A blog by Bob Rich. Squirrel Hunting, Henry Rifles, Reloading, Range Shooting and More!

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Monday, September 12, 2016

Three shots, three squirrels in about an hour after work with the Henry .22 Carbine and CCI Quiet 22

It was so hot, humid and miserable this weekend that I actually skipped a weekend of September squirrel hunting and stayed in the house. That's unheard of and very disappointing. As expected, the day we return to work the weather was absolutely perfect: low 70's, no humidity and a bright blue cloudless sky. I need to get at least an hour trigger time in the woods before this day was over, so before going to work I put my Henry Carbine in the car trunk. After doing my eight hours, I jumped in the car and drove to the closest WMA, which is less than 10 minutes away.



I haven't hunted this spot in a few years because the small game population had almost vanished. I jokingly say that walking through this spot is like hunting an area where a neutron bomb was detonated. All life was gone but the trees and rocks appeared untouched. The WMA has a glut of coyote, likely because it's a prime whitetail deer bow hunting spot. It also has hawks, fishercats and old trees, which is bad for the small game population. Years ago I had a very close encounter with a mountain lion in this area, so all things considered I wasn't in a big hurry to hunt this spot again. But today it was close so I decide to give it a walk-through before sunset. My expectation were low to none.

When I arrived in the parking area, I immediately spotted a squirrel running across a branch. That was an excellent sign! I quietly got out of my car, opened the trunk and grabbed my gear. I lost sight of that squirrel, but I could hear squirrels everywhere! This area is so quiet you can hear your ears ringing, and I could hear the nut shells dropping from the top of the trees.

Click on this photo to get a closer look. Check out the lump on the squirrel's back. It's the CCI Quiet 22 trying to exist the squirrel but unable to penetrate the pelt.

Almost immediately I spotted another squirrel about 50 yards away. I closed in about ten yards, leaned up against a tree and looked through the scope. I couldn't get a clear shot... until it stopped and showed its head poking out from behind the trunk. This was a long shot for Quiet 22, but I decided to see what this cartridge can do. It had to be dead nuts on the head or it would be a total miss. I squeezed the trigger and... Holy Crap! The squirrel dropped like a bean bag and hit the brush below. I didn't hear any movement, so I decided to sit tight and wait to see if another showed itself. After 5 minutes I decided to retrieve the squirrel. I mentally took note of the location of the branch and carefully made my way through the brush to the base of the tree. Carefully, because I still had on my office clothes (though I did put on some sneakers). I spent a good 10 minutes looking for the squirrel and couldn't find it! I returned to the tree where I took the shot, mentally made note of where it dropped and went out again. Still couldn't find it. "Damn!" I hate when I can't locate a squirrel that I dropped. The only thing I could figure it that it had enough gas to flop somewhere and buried itself under some brush or it made it into a hole to die. With a head shot it didn't go far. After another 10 to 15 minutes I gave up and moved on.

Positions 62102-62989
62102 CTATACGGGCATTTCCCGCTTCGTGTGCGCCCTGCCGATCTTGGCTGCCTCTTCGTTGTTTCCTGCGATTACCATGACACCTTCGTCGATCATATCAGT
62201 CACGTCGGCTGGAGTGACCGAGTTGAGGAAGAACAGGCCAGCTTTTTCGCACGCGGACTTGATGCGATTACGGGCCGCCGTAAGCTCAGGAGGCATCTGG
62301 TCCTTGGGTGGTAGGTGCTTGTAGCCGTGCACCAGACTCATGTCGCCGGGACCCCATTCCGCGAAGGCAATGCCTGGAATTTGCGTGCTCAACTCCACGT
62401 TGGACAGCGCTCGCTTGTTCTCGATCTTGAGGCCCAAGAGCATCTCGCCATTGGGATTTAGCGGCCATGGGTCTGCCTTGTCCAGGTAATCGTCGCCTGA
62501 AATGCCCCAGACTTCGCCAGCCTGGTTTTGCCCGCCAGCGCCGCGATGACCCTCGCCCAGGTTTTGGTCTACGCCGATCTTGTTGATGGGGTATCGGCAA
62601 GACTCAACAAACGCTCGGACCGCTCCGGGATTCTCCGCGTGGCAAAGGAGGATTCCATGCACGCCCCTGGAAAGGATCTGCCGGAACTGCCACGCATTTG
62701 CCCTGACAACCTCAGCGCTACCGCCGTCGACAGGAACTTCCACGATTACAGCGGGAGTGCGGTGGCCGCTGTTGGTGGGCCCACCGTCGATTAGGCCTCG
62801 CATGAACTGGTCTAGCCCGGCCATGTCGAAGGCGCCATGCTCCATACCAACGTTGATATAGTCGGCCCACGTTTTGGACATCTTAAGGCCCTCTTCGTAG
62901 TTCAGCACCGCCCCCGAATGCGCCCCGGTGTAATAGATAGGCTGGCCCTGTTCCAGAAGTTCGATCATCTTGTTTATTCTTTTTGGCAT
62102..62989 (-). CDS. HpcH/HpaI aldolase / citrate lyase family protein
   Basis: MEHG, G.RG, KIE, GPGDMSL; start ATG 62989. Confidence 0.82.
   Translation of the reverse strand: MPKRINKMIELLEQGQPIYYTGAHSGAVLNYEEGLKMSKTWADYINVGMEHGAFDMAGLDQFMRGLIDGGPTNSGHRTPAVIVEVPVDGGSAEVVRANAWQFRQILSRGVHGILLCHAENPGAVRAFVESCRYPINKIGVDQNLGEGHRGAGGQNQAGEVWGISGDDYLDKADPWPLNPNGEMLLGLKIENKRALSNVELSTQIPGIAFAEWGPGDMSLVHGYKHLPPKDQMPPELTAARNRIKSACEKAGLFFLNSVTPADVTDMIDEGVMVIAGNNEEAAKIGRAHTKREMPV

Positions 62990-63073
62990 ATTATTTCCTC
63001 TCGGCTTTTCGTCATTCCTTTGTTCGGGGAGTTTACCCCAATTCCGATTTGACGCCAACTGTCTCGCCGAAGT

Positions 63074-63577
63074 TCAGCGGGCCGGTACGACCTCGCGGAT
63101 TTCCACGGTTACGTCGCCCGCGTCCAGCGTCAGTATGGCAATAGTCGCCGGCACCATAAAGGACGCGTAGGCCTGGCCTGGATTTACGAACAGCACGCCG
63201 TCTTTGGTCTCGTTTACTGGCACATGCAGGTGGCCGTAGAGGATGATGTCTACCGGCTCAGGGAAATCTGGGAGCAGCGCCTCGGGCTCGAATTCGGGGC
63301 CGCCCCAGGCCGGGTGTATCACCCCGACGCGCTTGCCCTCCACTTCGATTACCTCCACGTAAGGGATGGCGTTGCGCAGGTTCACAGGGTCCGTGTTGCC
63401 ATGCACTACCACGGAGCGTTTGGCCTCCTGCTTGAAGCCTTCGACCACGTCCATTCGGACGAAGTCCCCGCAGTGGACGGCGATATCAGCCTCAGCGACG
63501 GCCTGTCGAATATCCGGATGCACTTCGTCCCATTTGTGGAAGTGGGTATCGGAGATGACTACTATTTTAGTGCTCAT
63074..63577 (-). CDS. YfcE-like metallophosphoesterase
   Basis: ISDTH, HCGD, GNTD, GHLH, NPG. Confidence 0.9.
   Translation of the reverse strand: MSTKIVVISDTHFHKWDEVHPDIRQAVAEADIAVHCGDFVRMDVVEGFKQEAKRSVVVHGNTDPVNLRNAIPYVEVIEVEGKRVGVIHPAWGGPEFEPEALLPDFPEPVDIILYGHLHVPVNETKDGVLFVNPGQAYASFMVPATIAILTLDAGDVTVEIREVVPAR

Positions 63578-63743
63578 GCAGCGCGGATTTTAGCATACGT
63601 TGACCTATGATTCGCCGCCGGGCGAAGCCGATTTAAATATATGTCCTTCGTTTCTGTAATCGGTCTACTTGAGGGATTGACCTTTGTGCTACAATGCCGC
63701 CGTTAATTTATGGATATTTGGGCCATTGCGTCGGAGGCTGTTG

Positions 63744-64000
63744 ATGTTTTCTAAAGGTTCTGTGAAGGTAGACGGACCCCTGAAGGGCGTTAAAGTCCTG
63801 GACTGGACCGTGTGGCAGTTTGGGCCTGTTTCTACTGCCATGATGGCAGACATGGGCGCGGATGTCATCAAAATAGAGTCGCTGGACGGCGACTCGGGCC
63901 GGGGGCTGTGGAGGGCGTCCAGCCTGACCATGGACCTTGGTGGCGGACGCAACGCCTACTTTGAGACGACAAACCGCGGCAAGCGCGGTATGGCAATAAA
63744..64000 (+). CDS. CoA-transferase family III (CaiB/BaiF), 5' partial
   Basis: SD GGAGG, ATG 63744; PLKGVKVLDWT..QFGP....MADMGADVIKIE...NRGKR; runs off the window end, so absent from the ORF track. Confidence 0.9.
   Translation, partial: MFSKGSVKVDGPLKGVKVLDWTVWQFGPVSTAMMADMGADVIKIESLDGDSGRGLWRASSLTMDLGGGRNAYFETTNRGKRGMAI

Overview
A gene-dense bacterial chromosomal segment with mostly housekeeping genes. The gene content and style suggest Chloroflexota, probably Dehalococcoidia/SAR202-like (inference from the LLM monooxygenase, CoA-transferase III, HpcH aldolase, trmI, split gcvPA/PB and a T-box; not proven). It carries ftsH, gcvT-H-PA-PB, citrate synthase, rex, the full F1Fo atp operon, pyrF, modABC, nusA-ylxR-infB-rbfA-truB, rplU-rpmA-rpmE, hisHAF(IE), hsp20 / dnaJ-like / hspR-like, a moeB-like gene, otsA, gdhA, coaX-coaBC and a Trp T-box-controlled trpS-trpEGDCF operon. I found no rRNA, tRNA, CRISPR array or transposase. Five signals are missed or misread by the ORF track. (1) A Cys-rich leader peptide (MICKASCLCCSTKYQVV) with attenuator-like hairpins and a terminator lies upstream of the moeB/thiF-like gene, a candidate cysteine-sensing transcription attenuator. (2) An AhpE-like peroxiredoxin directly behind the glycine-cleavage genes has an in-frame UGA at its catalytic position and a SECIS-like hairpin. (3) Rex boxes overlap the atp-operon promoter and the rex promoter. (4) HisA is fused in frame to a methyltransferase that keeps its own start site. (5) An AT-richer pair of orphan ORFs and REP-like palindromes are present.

Walking for another 5 minutes I spotted another gray running across a branch. This one was about 25 yards away and I had to take an unsupported shot. It stopped. I fired. It dropped. Once again I couldn't locate it! Now I was getting pissed. How could this be happening?! I was losing light, but it was still bright enough. Once again I had no choice but to give it up.

Next I took a seat on a rock, fired up one of those cattail-looking bug repellent sticks and waited. In only a few minutes two squirrels appeared, running circles around the trunk of a tree about 35 yards out. They ran down the trunk and made it onto a stone wall. I put the crosshairs on one and fired. It dropped. This time I got right up and looked for it... and looked... where the hell was it?! Then I spotted it. I managed to move about 20 feet before it died. I saw a strange bump on it's side which looked like a bot fly maggot trying to punch through the skin. Looking closer I saw the entrance wound on the opposite side. That strange bump was the bullet trying to punch through the skin. It obviously didn't have the power. To test this theory, I took a second shot at it from about 10 feet away. It still couldn't exit the pelt.

Putting two and two together I've come to the conclusion that I'm hitting these squirrels in vital spots, but the failure to create an exit wound increases the time it takes the squirrel to expire. That gives them time to thrash to a spot away from where it was dropped. This ammo is working great, but I have a problem. The cartridge is so quiet that if I take a shot and stay seated, there will be a possibility to drop a second squirrel, but what good is that if they can't be found? I'll need to work on that one. Remember the two I dropped over the weekend? I thought I missed both because they took so long to fall out of their trees.

Tonight turned out to be one of the most action-filled hours I've had in a long time. I also discovered that the new sling worked great, letting me almost forget that I had the rifle over my shoulder. Three shots. Three squirrels. This Henry Carbine, Quiet 22 combo is working much better than I ever expected. 

Rifle: Henry .22 Carbine
Ammo: CCI Quiet 22

2 comments:

Anonymous said...

Great information on the Quiet .22. Thanks! I enjoy the blog.

Bob Rich said...

Thanks for letting me know that you're out there!